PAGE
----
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Author Topic: Testing ENvironment - Thinking ahead  (Read 9935 times)
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Zhrakkan
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« on: May 10, 2006, 04:27:45 pm »

Hey all..I know this is a future issue
Since I am a completely useless programmer...
I will volunteer, getting a test environment setup with requirements and the like.

I am volunteering myself to help setup test requirements for each release.

I can setup using VMware a number of Windows environments and the like.  Plus get others, (who are on a Testing Team like I am volunteering for) to setup theirs the same way..

This way we can report successes and failure on issues...

Thoughts?
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Arantor
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« Reply #1 on: May 10, 2006, 05:42:09 pm »

Testing environments I'd like to see:

Win9x/ME (I'm running and developing on Win98 SE so that'll be OK, although Win95 is not required)
Win2000
WinXP
Mac OS X

Linux/Unix will be the hard one because there are so many variations on it... I think we'll have to consider that one later.
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Zhrakkan
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« Reply #2 on: May 10, 2006, 06:33:54 pm »

Quote from: Arantor
Testing environments I'd like to see:

Win9x/ME (I'm running and developing on Win98 SE so that'll be OK, although Win95 is not required)
Win2000
WinXP
Mac OS X

Linux/Unix will be the hard one because there are so many variations on it... I think we'll have to consider that one later.
Of course all the flavors were dependent on us having a version supported on that platform of course...
But I can spearhead Windows if that is needed...
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« Reply #3 on: May 10, 2006, 07:09:36 pm »

CE itself was Windows only, although it could be coerced to run under Unix with WINE. As the majority of users will be coming from a Windows background, I think it makes sense - if not ideal - to do the initial testing under Windows.

The ideal of course is to have one codebase which compiles cleanly across the platforms and we can wider testing.
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« Reply #4 on: May 10, 2006, 07:20:05 pm »

I really am looking forward to the growth of this project.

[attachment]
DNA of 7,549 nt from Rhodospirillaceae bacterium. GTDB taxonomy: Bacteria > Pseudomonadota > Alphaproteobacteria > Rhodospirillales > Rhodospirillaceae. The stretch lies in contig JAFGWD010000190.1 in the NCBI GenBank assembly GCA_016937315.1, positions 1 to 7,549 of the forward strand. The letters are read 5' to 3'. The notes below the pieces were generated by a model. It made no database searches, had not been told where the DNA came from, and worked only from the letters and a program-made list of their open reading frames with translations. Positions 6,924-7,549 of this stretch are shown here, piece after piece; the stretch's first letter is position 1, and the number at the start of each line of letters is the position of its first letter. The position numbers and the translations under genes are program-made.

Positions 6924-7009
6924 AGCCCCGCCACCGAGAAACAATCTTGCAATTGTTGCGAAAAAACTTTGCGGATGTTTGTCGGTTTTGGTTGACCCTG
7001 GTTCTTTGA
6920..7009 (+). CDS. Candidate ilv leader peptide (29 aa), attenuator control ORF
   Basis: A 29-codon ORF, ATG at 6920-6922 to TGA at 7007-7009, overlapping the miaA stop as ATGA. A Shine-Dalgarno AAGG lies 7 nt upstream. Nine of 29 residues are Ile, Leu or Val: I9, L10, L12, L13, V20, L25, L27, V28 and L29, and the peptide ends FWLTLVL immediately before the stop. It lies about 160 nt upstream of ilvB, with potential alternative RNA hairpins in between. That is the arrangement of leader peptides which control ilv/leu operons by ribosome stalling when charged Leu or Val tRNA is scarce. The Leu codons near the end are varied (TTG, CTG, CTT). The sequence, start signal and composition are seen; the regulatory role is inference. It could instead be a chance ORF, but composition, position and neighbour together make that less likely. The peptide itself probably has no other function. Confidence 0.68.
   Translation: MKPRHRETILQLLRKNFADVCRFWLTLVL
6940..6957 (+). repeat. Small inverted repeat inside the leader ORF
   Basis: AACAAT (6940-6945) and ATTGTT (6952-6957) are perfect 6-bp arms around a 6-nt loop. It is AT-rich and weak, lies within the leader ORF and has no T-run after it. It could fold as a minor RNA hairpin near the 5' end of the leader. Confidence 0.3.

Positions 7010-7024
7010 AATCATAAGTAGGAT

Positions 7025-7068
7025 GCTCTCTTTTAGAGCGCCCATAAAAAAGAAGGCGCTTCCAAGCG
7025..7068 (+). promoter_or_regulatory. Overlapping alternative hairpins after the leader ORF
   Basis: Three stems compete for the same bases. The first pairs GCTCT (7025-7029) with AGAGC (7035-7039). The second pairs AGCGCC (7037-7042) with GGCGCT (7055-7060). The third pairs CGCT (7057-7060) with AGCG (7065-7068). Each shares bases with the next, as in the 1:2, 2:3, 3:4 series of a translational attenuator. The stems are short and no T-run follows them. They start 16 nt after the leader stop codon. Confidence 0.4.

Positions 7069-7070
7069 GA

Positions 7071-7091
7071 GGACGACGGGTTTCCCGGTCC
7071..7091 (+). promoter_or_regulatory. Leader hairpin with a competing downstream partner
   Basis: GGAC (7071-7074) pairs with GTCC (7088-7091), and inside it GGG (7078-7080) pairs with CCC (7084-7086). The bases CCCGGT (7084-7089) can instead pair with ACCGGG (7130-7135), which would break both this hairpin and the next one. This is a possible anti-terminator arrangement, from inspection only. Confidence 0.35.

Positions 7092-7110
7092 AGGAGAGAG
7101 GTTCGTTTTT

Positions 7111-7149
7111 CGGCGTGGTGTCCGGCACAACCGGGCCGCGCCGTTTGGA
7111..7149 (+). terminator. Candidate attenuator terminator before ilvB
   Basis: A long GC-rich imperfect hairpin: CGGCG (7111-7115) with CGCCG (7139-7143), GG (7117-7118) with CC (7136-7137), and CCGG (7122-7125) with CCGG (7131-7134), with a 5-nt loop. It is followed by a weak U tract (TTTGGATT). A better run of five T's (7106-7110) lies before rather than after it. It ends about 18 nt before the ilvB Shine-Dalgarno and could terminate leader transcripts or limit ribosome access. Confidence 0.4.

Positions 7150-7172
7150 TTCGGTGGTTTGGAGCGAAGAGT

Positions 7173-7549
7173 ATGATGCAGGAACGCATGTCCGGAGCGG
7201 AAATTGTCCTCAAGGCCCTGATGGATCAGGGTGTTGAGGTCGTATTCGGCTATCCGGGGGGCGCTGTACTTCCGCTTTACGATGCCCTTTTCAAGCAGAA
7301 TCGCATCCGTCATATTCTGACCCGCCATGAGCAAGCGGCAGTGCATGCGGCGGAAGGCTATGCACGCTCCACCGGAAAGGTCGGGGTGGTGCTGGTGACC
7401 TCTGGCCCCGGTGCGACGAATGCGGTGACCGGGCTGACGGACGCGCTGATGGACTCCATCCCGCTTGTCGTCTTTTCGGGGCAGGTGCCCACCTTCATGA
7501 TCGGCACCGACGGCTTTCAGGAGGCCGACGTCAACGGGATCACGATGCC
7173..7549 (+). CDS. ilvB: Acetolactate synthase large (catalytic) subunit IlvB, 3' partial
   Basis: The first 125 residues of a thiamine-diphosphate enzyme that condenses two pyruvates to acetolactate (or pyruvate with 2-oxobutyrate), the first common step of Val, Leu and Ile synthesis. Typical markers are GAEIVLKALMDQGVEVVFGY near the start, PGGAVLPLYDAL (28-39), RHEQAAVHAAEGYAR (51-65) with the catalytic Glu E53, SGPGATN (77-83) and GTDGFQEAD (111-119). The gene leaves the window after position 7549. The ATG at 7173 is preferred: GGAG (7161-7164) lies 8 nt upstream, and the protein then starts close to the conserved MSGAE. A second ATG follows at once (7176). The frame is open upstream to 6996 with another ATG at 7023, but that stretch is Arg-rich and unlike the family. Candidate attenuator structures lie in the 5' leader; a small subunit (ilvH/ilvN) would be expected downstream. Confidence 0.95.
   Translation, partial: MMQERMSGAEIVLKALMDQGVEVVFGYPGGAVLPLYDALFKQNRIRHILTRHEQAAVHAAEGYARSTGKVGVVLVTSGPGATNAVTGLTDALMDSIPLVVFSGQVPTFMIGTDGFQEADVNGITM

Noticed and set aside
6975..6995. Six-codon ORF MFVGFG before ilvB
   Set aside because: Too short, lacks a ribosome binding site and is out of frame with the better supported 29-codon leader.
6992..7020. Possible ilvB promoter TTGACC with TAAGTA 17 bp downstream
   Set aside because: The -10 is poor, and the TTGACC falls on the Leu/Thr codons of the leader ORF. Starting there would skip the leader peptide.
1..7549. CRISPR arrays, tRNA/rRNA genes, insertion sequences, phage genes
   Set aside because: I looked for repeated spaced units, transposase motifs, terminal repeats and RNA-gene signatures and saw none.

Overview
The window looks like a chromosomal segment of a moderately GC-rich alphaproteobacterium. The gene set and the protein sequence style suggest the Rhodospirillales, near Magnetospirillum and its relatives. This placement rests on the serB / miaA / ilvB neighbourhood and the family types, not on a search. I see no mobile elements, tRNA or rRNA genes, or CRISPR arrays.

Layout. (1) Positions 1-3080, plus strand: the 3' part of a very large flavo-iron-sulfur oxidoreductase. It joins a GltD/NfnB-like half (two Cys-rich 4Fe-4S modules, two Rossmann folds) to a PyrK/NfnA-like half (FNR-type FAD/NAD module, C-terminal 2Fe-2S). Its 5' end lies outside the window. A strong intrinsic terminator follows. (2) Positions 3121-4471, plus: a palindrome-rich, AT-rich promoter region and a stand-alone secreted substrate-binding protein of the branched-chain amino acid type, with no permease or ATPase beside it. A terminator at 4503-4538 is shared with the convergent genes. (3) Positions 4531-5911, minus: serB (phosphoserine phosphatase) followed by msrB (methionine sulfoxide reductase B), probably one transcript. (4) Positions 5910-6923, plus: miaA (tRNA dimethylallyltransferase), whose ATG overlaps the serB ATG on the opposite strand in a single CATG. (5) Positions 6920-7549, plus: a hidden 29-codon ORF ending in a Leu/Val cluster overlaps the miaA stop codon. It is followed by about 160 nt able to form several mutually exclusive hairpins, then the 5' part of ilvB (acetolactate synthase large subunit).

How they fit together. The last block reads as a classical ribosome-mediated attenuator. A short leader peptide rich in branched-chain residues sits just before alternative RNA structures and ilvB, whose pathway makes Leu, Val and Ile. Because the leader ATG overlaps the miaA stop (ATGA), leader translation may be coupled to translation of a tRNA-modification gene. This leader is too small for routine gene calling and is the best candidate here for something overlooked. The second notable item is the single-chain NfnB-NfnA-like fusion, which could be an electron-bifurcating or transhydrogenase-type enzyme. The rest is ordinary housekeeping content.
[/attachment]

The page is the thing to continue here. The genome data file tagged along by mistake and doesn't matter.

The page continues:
WOO HOO
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hoeltgman
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« Reply #5 on: May 10, 2006, 07:45:32 pm »

I do have an old computer with Win95 somewhere... Could it test there in case it was needed....
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« Reply #6 on: May 11, 2006, 04:56:45 am »

I can test on Mac OS X if you need me to. I have access to 10.3 and 10.4 systems (which are the only major iterations of the OS that are still commonly used). I'm fairly well-versed in programming (Java, C, PHP, Ruby, Obj-C) and I've dabbled in C++ but haven't done any major work in it (though I can read the code and understand it).
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« Reply #7 on: May 18, 2006, 08:33:15 pm »

Quote from: daemon
I can test on Mac OS X if you need me to. I have access to 10.3 and 10.4 systems (which are the only major iterations of the OS that are still commonly used). I'm fairly well-versed in programming (Java, C, PHP, Ruby, Obj-C) and I've dabbled in C++ but haven't done any major work in it (though I can read the code and understand it).
I'll second this.  Very similar to daemon I'm a Mac OS X user, also with access to 10.3 and 10.4 systems, primarily a web-language programmer (Perl, PHP, Ruby etc), and dabbling in more "hardcore" languages (Obj-C, C++).  I've been looking for a project to join in order to further pursue Mac programming, and am currently interested in this one.  At this point, however, I can only commit to being a Beta Tester until after I get some Real Life(TM) issues sorted out.
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Zhrakkan
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« Reply #8 on: May 18, 2006, 08:39:27 pm »

Quote from: awmyhr
Quote from: daemon
I can test on Mac OS X if you need me to. I have access to 10.3 and 10.4 systems (which are the only major iterations of the OS that are still commonly used). I'm fairly well-versed in programming (Java, C, PHP, Ruby, Obj-C) and I've dabbled in C++ but haven't done any major work in it (though I can read the code and understand it).
I'll second this.  Very similar to daemon I'm a Mac OS X user, also with access to 10.3 and 10.4 systems, primarily a web-language programmer (Perl, PHP, Ruby etc), and dabbling in more "hardcore" languages (Obj-C, C++).  I've been looking for a project to join in order to further pursue Mac programming, and am currently interested in this one.  At this point, however, I can only commit to being a Beta Tester until after I get some Real Life(TM) issues sorted out.
Damn Real Life(TM) really sucks!  Always gets in the way.
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« Reply #9 on: May 18, 2006, 09:22:13 pm »

Re: Linux development and testing...

Recently the 'Free Standards Group' released version 3.1 of their Linux Standard Base.  This version is supposed to provide standards for application developers.  i.e. if you follow the standard your app will successfully run in Gnome and KDE across multiple distributions.  Of course, thats still going to take time, but it seems to have the support of a number of major distributions/developers so I think it may be worthwhile to look into it.  http://freestandards.org/en/LSB